George Brown was a free African-American man who was accused of being a runaway slave in Cincinnati, Ohio.
Little is known of Brown's life, other than he was a free African American in Cincinnati, Ohio. He earned his living as a barber, one of the best paying occupations for African Americans in the early nineteenth century. In September 1850, a slave catcher detained Brown, accusing the barber of being a runaway slave. Judge Spooner held a hearing to determine Brown's status. He ruled that the slave catcher lacked sufficient evidence to detain Brown. Brown immediately filed suit against the slave catcher. He sought ten thousand dollars in damages. In the end, Brown lost the case.
Brown's story illustrates the difficulties that African Americans faced in the United States of America in the early nineteenth century. While many Northern states had provisions outlawing slavery, runaway slaves did not necessarily gain their freedom upon arriving in a free state. Federal law permitted slaveowners to reclaim their runaway slaves. Even free African Americans risked being remanded to slavery by greedy slaveowners and slave catchers.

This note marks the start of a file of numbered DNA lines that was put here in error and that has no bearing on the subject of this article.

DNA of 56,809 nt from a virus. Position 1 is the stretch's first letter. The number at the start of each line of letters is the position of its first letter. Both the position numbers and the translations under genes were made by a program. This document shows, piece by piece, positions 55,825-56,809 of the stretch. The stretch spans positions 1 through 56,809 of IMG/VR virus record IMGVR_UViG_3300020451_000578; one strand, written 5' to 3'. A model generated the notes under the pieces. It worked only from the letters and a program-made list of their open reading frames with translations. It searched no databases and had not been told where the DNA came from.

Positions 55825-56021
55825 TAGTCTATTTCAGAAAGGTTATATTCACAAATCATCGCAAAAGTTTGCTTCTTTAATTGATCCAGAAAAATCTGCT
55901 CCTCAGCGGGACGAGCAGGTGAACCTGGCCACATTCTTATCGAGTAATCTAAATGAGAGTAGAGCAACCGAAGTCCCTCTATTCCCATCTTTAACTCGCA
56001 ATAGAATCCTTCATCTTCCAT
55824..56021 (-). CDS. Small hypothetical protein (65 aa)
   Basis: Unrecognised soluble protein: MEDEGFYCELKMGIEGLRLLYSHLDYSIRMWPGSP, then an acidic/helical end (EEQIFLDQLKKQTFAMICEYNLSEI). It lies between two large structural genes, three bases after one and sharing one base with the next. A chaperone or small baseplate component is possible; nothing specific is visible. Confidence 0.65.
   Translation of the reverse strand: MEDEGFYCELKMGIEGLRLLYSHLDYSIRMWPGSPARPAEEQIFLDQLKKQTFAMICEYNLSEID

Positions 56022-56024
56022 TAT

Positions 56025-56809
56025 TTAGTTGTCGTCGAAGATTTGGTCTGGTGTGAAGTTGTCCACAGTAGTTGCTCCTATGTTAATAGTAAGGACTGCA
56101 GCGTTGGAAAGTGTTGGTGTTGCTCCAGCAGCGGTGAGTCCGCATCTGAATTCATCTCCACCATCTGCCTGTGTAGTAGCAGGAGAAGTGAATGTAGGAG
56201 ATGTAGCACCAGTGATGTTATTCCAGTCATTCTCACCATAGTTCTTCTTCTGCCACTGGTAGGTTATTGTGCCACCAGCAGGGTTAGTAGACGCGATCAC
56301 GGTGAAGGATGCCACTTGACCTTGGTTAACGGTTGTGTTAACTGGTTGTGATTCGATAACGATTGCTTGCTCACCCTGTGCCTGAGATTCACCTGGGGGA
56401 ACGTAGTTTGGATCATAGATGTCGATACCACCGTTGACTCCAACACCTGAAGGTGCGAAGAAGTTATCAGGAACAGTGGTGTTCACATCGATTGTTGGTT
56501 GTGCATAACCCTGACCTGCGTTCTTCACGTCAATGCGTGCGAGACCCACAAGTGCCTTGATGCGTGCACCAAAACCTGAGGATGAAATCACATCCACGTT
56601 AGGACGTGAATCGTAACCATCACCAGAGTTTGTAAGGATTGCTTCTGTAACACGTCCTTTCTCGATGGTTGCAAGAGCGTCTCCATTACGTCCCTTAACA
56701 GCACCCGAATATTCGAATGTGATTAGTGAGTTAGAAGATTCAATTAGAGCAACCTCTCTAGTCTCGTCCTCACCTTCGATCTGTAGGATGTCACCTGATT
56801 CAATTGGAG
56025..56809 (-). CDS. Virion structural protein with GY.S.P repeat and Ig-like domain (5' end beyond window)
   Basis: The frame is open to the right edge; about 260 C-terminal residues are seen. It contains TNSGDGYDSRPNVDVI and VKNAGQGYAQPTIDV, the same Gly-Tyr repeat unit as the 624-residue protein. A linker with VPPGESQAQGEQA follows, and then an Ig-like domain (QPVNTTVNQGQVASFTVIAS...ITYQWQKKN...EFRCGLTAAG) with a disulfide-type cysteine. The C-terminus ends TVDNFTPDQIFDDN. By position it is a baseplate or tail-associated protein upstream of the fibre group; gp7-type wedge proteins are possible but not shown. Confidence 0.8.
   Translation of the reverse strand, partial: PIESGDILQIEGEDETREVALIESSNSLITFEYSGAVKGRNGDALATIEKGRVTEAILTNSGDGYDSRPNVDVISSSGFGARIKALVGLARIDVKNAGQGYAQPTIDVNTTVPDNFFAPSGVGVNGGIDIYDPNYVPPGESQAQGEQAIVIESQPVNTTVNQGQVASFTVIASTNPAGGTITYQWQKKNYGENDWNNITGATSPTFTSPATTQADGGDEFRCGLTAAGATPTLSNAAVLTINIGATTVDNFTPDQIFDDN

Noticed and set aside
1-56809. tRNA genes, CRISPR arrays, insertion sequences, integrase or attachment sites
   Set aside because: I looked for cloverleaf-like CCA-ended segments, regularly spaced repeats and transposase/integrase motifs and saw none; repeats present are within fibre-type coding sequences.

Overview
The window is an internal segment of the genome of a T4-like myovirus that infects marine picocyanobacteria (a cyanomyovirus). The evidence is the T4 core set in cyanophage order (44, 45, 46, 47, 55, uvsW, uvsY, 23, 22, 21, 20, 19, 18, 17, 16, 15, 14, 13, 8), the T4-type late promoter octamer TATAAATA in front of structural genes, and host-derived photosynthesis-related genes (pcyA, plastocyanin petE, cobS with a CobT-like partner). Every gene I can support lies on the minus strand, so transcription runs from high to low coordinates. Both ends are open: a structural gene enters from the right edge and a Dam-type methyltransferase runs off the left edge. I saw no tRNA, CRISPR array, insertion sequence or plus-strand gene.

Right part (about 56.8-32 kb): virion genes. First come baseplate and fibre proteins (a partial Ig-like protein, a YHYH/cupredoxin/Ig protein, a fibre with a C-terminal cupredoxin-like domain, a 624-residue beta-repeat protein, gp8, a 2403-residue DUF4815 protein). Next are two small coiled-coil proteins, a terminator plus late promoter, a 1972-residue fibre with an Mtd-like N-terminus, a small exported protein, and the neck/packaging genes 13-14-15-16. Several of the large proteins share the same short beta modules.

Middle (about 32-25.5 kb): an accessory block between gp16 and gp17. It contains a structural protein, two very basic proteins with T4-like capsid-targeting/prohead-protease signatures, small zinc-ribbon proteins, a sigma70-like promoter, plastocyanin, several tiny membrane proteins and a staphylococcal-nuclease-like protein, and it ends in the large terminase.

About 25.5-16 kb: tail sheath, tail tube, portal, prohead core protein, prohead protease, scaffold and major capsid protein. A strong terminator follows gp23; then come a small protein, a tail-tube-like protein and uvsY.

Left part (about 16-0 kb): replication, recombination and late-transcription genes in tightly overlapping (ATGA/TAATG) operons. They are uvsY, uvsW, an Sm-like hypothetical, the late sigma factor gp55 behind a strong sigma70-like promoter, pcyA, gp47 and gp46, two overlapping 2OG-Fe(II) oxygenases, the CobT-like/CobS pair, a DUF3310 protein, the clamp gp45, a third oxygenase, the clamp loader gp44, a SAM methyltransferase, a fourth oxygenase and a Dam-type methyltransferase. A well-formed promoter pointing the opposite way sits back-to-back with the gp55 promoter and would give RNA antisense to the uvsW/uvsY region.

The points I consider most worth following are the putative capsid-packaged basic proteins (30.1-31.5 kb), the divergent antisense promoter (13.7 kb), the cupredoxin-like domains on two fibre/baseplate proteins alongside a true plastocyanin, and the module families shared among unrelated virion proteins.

- Middleton, Stephen. "The Fugitive Slave Crisis in Cincinnati, 1850-1860: Resistance, Enforcement, and Black Refugees." Journal of Negro History 72 (Winter-Spring 1987): 20-32.